Expipe is written with modularity in mind and can use NoSQL databases as backends, such as a Google Firebase5. However, the filesystem is used as a backend by default. One benefit with the filesystem backend is that it allows data to be stored close to the metadata, within the Expipe directory structure. The filesystem backend also allows Expipe to easily be combined with GIN or Git LFS to get full version control, safe synchronization between collaborators, and hosting for data sharing.

Our goal has been to make Expipe a lightweight framework that can be adopted and used by researchers in laboratories with immediate data handling needs. To this end we present the Expipe data model and envisioned usage below.

2. Expipe Walk-Through

In this section we will present a step-by-step walk-through to the Expipe framework, by setting up an Expipe project for a sample application from neuroscience involving open-field foraging experiments on rats combining extracellular recordings of medial entorhinal cortex (MEC) and optogenetic stimulation. Expipe is available on PyPI6 and can be installed with pip. For documentation, we refer to

2.1. Project

First of all, we need to create an Expipe project. To create a Project using the Python API for Expipe, one simply needs to import the expipe package and run the create_project function:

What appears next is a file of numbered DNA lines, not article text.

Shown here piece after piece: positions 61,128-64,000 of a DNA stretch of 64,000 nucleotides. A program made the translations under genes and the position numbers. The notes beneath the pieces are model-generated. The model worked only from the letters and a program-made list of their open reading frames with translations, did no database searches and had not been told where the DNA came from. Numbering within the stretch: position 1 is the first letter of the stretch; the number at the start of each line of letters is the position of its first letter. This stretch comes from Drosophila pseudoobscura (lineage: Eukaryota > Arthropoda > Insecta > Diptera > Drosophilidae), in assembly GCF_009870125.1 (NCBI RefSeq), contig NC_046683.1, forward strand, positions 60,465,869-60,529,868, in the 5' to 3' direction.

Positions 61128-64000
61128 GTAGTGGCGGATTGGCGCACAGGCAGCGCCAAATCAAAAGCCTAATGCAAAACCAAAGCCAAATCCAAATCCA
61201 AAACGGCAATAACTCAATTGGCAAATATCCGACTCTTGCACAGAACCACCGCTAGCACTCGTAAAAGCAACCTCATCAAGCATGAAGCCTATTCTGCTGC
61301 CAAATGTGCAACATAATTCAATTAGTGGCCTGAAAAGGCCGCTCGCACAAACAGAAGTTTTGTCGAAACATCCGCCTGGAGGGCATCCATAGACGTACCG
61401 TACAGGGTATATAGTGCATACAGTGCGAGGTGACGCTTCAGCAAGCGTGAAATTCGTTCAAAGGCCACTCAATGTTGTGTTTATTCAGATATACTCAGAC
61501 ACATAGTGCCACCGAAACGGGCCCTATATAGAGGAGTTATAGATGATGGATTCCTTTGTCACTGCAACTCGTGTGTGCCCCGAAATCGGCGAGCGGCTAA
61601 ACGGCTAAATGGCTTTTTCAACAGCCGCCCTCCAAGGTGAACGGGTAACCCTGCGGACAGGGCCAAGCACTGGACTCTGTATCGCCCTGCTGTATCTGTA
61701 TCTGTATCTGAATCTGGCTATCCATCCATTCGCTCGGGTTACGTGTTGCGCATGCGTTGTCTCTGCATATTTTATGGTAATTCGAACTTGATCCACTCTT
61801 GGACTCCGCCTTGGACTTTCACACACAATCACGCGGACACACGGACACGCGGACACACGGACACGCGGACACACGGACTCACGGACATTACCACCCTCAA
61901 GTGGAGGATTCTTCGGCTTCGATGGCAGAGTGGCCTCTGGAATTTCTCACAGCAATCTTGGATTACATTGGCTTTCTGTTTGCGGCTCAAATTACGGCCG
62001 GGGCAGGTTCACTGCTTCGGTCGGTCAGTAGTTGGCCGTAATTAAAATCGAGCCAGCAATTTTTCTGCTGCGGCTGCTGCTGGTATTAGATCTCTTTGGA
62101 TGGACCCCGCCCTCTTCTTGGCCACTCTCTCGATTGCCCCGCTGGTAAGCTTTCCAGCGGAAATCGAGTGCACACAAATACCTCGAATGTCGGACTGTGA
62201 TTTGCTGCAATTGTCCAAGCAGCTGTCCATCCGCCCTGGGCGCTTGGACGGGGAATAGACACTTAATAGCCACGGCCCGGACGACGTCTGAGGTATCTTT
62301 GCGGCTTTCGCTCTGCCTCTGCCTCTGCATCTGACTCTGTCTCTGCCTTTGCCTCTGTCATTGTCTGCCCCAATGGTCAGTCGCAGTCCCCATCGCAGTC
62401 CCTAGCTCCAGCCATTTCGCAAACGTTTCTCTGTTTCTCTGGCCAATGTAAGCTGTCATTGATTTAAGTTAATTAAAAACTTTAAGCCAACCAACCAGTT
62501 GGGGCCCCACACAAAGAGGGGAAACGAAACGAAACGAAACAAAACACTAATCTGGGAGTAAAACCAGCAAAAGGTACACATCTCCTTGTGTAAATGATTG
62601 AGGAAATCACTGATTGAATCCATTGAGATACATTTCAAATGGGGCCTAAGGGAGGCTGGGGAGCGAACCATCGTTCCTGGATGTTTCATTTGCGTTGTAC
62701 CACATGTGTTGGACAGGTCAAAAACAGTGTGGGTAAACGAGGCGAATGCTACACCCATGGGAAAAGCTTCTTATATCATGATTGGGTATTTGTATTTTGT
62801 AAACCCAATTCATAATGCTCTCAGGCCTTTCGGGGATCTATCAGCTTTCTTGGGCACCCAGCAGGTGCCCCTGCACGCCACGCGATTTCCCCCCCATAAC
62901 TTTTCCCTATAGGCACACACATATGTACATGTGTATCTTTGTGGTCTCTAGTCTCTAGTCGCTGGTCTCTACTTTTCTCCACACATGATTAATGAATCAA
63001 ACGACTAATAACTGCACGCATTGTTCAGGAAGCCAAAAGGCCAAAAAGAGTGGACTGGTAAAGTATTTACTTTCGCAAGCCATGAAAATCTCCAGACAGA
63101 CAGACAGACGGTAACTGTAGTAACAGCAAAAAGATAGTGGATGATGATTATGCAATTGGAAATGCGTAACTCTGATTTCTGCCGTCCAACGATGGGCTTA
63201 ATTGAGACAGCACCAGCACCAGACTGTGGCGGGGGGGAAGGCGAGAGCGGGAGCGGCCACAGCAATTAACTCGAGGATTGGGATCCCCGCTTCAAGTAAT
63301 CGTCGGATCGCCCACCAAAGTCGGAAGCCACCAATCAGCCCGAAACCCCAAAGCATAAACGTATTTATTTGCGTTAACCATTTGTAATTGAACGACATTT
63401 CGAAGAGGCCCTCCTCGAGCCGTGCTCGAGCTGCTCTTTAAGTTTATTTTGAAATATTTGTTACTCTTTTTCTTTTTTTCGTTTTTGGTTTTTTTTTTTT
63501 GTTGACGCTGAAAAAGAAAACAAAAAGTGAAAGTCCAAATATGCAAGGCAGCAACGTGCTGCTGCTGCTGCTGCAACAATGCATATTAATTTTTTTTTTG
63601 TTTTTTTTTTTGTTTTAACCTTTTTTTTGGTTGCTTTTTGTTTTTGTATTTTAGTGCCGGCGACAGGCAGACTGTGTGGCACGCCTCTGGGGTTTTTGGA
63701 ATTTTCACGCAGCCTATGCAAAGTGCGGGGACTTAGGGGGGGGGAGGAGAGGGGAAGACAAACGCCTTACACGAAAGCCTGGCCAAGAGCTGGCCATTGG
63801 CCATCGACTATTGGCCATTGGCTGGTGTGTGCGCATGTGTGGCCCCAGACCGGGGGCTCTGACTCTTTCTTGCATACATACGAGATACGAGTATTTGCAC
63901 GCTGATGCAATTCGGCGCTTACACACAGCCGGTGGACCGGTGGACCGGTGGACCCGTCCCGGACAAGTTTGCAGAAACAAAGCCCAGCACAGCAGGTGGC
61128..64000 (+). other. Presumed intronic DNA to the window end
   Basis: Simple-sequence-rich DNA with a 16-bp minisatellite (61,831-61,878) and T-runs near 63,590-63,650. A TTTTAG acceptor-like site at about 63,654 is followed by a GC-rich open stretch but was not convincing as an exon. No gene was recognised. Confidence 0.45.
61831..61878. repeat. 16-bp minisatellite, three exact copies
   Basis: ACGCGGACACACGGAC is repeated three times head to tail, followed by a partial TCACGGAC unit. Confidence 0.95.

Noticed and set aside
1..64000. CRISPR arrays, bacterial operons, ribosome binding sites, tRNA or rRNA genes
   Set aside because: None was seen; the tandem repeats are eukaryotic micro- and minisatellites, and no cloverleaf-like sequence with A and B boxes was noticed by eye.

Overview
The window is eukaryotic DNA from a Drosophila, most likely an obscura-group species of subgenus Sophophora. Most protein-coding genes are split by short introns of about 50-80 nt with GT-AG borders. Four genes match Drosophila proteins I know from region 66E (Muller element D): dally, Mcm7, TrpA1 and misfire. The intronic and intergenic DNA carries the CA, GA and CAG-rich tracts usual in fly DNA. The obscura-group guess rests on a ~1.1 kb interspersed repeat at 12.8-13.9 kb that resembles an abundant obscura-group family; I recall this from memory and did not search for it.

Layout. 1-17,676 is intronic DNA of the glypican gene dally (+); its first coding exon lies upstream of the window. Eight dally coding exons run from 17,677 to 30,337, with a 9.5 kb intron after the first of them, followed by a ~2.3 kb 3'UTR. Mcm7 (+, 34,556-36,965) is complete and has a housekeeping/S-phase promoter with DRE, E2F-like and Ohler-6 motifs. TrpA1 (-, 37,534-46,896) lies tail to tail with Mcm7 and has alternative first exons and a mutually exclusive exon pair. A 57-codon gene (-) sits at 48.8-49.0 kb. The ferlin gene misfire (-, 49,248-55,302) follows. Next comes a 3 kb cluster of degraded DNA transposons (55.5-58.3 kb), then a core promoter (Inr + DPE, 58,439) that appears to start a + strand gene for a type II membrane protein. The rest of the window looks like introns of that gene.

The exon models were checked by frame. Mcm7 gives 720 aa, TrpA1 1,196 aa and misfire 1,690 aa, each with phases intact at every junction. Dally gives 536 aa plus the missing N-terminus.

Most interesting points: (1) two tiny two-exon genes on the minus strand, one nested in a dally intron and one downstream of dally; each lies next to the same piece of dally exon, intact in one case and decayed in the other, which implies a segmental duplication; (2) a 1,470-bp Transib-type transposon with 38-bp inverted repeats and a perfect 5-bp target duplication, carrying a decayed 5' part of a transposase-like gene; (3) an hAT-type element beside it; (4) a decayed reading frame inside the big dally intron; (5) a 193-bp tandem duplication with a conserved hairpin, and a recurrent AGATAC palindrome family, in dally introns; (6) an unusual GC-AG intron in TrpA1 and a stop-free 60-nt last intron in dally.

Expipe, by default, utilize the filesystem as a backend. This means that an organized set of folders and files are used. When our “project-x” is created, an Expipe folder named project-x will be created in the current working directory.

An Expipe project will contain a collection of Actions, Entities, Templates, Messages and project Modules (Figure 1A), which we will explain in the following sections. A typical working example of how to structure an experimental pipeline with Expipe is illustrated in Figure 1B.

2.2. Entities

Entities represent physical or conceptual things, such as experimental equipment or subjects (like rats and mice). In our simple example, we assume we are using a single rat (ID 0007) for our experiments. We can then create the “rat” Entity using the Project.create_entity function:


Similarly to the project creation, the above command will create a folder “0007” in the Entity folder of the project. All Entities have some common attributes, such as tags, users, location, type and datetime, which can be easily accessed and modified as follows: